Centenerian cameraman: Ron Buckley – Britain’s Oldest Railway Photographer

Chris Milner meets centenarian Ron Buckley, a railway photographer with a fascinating past, who took his first railway picture in the 1930s, but also spent more than 40 years employed by both the LMS and BR.

Most of us hope for a long and fruitful life and for centenarian Ron Buckley that wish has certainly been the case.

Ron Buckley at 100 years of age.

No one in my immediate family had survived beyond the age of 90, I had never met anyone who has reached the remarkable age of 100, and so it was a great honour and privilege to meet Ron face-to-face at his Staffordshire home. He is one of around 14,000 centenarians in the UK.

My quest to interview Ron stemmed from the arrival in The RM office for review, one of a series of what will be six books featuring his wonderful railway photographs.

These books have been compiled and edited by Brian Dickson and published by The History Press, but more of how Brian discovered Ron’s photographs in part two next month.

Reading the publisher’s notes, it made me aware of Ron’s age, but also following the death of another well-known railway photographer, Reg Batten, who died in 2014, also aged 100, it dawned on me Ron might well be the oldest surviving railway photographer.

Born in Birmingham in June 1917, Ron’s interest in railways grew, when in 1929, aged 12, his parents bought a house on Shaftmoor Lane, Acocks Green, which overlooked Spring Road station.

He takes up the story: “Frequently, locomotives would stand in view of the front window, blowing off and gurgling away, usually ‘36XX’ or ‘39XX’ class tank engines.

‘Grange’ 4-6-0 No. 6804 Brockington Grange working hard away from Torre station with the 9.05am Paignton-Manchester train on August 22, 1952. All pictures: RON BUCKLEY

They were working Snow Hill to Stratford-upon-Avon trains so I thought I’d see what they looked like and see what else came along.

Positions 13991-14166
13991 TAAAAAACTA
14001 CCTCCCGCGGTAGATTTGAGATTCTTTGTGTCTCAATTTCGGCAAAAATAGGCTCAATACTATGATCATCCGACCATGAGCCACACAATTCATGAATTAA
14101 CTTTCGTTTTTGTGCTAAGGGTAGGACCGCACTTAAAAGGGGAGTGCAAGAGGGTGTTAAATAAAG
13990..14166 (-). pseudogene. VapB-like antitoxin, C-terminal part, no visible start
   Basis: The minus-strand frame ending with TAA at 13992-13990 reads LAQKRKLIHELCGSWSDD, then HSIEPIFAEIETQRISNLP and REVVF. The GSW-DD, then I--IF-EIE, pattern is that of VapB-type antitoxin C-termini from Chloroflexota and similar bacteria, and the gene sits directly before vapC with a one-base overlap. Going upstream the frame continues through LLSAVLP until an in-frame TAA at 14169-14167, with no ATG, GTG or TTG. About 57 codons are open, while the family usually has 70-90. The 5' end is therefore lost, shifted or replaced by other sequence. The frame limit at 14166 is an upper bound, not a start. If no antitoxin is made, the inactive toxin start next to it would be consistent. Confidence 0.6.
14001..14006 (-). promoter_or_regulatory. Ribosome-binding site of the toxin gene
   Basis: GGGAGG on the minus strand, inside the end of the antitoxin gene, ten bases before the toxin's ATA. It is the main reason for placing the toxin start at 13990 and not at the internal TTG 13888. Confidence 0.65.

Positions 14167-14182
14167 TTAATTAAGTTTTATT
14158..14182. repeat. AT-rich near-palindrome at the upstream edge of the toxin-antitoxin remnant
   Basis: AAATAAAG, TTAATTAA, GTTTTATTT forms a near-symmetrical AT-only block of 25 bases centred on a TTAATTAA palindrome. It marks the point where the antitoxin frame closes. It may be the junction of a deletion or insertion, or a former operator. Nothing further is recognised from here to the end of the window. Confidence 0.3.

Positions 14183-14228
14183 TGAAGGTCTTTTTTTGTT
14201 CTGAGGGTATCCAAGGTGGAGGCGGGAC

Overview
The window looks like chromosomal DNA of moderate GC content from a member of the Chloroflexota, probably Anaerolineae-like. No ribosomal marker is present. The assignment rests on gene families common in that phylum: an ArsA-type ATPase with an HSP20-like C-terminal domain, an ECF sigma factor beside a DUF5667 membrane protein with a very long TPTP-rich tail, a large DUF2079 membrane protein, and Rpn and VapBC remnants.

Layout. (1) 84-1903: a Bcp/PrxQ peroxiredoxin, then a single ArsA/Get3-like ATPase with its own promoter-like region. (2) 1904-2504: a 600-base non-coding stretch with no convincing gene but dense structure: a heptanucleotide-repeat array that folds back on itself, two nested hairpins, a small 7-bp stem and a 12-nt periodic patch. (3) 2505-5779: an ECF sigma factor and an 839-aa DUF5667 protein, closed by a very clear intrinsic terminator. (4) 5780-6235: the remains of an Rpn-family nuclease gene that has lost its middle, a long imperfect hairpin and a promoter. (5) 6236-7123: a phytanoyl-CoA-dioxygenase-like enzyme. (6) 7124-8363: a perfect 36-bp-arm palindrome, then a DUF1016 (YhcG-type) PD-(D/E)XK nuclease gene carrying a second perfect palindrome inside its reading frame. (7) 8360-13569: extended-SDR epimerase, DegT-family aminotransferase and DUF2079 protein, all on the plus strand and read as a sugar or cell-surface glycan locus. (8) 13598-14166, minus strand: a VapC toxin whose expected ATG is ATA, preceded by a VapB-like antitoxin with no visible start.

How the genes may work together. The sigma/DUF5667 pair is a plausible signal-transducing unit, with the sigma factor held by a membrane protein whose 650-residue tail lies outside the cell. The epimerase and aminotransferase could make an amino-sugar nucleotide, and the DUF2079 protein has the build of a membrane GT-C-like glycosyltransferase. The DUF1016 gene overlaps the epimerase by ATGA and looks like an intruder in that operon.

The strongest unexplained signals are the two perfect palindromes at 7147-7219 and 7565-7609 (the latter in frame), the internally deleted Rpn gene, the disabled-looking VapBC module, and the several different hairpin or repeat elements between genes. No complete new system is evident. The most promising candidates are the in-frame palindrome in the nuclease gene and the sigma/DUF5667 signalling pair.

“I remember one day seeing ‘Duke’ 4-4-0 No. 3266 Amyas on a transfer freight. After that came No. 3285 Katerfelto and 3278 Trefusis. They were the first named locomotives I’d ever seen and I didn’t know what the names meant.

And I still don’t know today!” Clearly that vision of the locomotives had cemented what was to become a life-long interest in railways. “I met another lad there, we got talking and he suggested I visit Tyseley just up the road. I walked there as it wasn’t far but found a wide expanse of lines, sidings and a loco shed.

Another Cambrian scene: One of the classic views of Barmouth Viaduct spanning the Afon Mawddach as ‘Dukedog’ 4-4-0 No. 9008 pilots ‘4575’ class 2-6-2T No. 4599 with the 1.35pm Machynlleth-Pwllheli local on September 7, 1955.

“At that time there were a lot of ‘Flower’ and ‘Bulldog’ class locos running to and from Bristol and Snow Hill, Lobelia (No. 4157), Cineraria (4155) and Stephanotis (4168). A regular performer was No. 4141 Aden (‘Atbara’ class). It passed here around 10.55am and worked back at 4.15pm, day in, day out. That loco was superseded by ‘County’ 4-4-0 No. 3805 County Kerry.

“Tyseley Bridge was absolutely crammed full of enthusiasts wanting to see all the trains coming in and out,” he mused.

“One of my chums was Ernie Jones. He was secretary of the Birmingham Locomotive Club (BLC), but you had to be 15 to join, so when I old enough, I joined and never looked back. There’s still a few members around today.”

Read more in the April issue of The RM – on sale now!

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